But while we developed the spatial UI with Unity, we also needed to work on getting the IoT sensors and our spatial UI components on speaking terms. This meant finding a way to open the IoT floodgates, to get the internal data from these sensors to communicate with external applications, like VisAR.
What we needed was a middle man. Telstra Labs set up the pump’s IoT sensors to send their live data to a system called Node-RED, which is designed to capture and make IoT data available for external use — namely our experience. We did the rest, building a bridge between Node-RED and Unity so we could draw from the flow of live data values. Once we had the data flowing, we still needed a way to store the values. So we added a Google Firebase connection to store the values as they were recovered from the sensors. This gave us the ability to retrieve specific historical data for any of the pump’s sensors — and having this historical data on hand is very useful. For VisAR, it would mean users could form insights about the performance of their water pump over time and ultimately make more informed decisions.
For example, a user could foresee and act on potential issues with the device. A downturn in the performance data for a specific part of the water pump could point to an imminent problem with that component and ultimately help the user take pre-emptive action.
Gagan Singh, an expert Tech Strategist from Telstra Labs, talks more about how this process works:
“Our prototype of the connected industrial pump enables an intuitive interface based upon digital twin technology, that allows the users to monitor and operate the device remotely over Telstra’s network. In case of fault, the user can also reach out to a remote expert for support and follow augmented instructions to rectify the relevant fault. This can reduce the downtime and drive efficiency in various industrial applications.”
Armed with a live feed of IoT data, we were able to connect this data with the spatial UI components in our digital twin. We even added interactions with these components to show secondary IoT information, in the form of charts and text descriptions.
The possibilities extend even further than spatially positioned numbers and charts in a digital space. As we gain access to IoT data around the speed of the pump motor and the water level of the tank, more information can be visualised.
Normally, you wouldn’t be able to see the water rushing through the pipes or how full the tank might be. But an aligned digital twin of the pump gives us the ability to visualise processes that are usually hidden.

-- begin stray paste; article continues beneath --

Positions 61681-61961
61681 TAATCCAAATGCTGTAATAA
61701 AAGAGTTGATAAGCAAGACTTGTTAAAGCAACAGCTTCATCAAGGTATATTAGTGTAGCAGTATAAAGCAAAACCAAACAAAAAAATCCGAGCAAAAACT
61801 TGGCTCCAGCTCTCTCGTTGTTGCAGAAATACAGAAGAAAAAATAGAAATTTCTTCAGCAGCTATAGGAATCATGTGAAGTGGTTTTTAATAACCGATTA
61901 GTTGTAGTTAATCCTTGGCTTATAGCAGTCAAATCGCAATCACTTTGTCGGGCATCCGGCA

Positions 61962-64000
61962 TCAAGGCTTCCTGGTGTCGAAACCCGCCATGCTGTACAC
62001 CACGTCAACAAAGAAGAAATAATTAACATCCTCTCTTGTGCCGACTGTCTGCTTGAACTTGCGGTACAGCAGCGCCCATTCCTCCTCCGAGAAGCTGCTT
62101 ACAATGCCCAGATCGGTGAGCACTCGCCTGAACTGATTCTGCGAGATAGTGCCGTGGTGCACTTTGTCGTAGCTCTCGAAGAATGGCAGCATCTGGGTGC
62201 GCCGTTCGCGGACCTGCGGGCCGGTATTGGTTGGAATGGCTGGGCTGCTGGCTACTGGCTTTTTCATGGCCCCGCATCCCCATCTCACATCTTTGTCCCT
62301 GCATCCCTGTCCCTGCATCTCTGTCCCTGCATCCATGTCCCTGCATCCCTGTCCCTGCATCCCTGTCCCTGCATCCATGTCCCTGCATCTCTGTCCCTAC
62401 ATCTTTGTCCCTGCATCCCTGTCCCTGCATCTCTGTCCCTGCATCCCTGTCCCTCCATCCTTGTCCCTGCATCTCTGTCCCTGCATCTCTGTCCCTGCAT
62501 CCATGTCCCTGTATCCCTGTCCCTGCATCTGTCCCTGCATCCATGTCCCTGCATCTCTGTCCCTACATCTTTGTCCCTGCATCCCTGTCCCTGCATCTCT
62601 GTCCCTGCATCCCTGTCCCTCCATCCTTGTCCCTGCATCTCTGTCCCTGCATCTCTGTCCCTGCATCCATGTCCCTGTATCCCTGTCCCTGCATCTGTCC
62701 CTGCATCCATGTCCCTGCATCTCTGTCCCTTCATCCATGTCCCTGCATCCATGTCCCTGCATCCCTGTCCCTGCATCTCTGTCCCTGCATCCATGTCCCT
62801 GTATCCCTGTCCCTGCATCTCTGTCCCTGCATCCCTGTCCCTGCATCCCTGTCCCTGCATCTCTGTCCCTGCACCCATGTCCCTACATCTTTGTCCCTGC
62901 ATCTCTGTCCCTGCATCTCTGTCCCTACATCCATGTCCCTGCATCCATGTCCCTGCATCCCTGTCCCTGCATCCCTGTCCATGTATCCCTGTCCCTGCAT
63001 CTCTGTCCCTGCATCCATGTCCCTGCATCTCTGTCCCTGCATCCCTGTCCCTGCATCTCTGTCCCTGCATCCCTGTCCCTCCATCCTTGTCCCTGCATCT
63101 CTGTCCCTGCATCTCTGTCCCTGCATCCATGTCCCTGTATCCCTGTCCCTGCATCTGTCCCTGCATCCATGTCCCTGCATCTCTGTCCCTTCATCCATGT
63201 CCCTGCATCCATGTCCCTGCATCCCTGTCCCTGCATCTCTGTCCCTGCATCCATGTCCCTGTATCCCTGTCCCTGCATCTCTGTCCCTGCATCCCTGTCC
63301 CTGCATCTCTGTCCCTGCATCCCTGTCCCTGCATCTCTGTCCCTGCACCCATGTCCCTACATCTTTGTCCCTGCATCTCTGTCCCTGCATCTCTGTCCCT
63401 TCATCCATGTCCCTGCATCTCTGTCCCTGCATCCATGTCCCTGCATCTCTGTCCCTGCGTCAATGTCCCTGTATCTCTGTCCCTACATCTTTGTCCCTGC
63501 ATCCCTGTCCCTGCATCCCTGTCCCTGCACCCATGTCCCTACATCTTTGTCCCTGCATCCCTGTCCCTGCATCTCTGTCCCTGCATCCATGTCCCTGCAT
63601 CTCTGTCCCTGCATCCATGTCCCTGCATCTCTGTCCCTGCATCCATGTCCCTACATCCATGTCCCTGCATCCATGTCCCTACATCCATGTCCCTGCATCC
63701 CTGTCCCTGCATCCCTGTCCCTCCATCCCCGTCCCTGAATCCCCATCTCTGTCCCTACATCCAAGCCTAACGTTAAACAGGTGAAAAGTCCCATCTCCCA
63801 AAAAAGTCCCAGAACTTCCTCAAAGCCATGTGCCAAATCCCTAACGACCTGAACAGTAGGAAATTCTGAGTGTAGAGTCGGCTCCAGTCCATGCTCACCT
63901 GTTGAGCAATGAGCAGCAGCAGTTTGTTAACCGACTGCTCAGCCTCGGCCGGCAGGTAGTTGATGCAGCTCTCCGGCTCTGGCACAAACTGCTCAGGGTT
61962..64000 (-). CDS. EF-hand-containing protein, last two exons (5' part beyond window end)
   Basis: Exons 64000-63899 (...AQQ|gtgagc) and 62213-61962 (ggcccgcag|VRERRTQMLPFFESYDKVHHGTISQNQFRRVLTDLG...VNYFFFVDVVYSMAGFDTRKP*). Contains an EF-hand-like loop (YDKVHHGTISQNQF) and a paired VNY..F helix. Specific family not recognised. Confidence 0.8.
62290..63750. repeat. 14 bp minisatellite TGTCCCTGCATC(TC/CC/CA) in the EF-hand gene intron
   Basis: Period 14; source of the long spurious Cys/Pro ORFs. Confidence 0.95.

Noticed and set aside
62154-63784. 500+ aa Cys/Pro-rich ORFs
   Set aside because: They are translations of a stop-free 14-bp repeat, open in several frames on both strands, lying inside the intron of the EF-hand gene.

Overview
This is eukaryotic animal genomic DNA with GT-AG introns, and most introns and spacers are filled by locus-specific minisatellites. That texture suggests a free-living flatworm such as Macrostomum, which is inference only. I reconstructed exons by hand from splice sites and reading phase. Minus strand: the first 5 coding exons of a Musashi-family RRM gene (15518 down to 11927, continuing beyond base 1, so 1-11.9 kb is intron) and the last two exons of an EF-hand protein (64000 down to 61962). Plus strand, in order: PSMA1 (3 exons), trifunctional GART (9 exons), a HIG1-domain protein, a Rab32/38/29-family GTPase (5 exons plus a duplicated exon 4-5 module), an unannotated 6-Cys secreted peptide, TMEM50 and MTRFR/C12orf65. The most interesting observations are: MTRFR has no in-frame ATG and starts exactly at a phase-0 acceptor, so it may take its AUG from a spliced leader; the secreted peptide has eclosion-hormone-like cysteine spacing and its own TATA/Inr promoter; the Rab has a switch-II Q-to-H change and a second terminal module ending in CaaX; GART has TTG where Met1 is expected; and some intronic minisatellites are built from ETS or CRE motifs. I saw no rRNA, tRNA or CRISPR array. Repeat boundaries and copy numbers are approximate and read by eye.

Our digital artist prepared realistic water animations to reflect the amount of water in the tank, the directional flow and speed of the water travelling through the pipes. Our spatial developers took these animations and made them reactive and dynamic, so the digital water mimicked the IoT data collected from the sensors on the tank and motor.
Does this spatial UI bring me joy…?
We took the prototype to Telstra Labs and after rounds of testing with our spatial team, one theme emerged — people felt the interface was cluttered with spatial information competing for their attention. Though they found the visualisation of the spatial data helpful, there was too much going on in the virtual space at once.
When designing for a digital spatial environment, it makes sense to select 3D user interface components that can be positioned in digital space. However after client feedback, we looked at decluttering the interface by experimenting with 2D user interface components.
The new designs shifted some secondary data clutter to a 2D screen overlay, only shown when the user interacted with the relevant spatial UI component. This meant that only the most relevant data was represented spatially.
And once we overhauled the visual identity of the experience to give it a more polished feel, we had our final product.
The final spatial interface
What’s next for the converted futurists?
VisAR could be a game-changer. A spatial data interface that connects people, data and spaces will revolutionise the manufacturing and construction industries. It will be the foundation for all smart environments, for smart cities of the future. No one will need to waste their time trying to interpret and untangle complex IoT data. We’ll have purpose built experiences that complement this IoT data and put us back in the driver’s seat, so we can easily manage the devices that our businesses — and lives — rely on.
We’ll be able to intuitively understand the status or performance of any connected device, anywhere, instantly. And it won’t just be limited to iPads or smartphones. We’ll be able to access these experiences through XR wearables, like Magic Leap.
So let’s keep exploring this connection between people, data and spaces. Let’s keep building experiences, prototypes, best practise tutorials. Whatever it takes to get to a connected future. Because that’s a future I for one am looking forward to.
All Rights Reserved for Jesse Harrison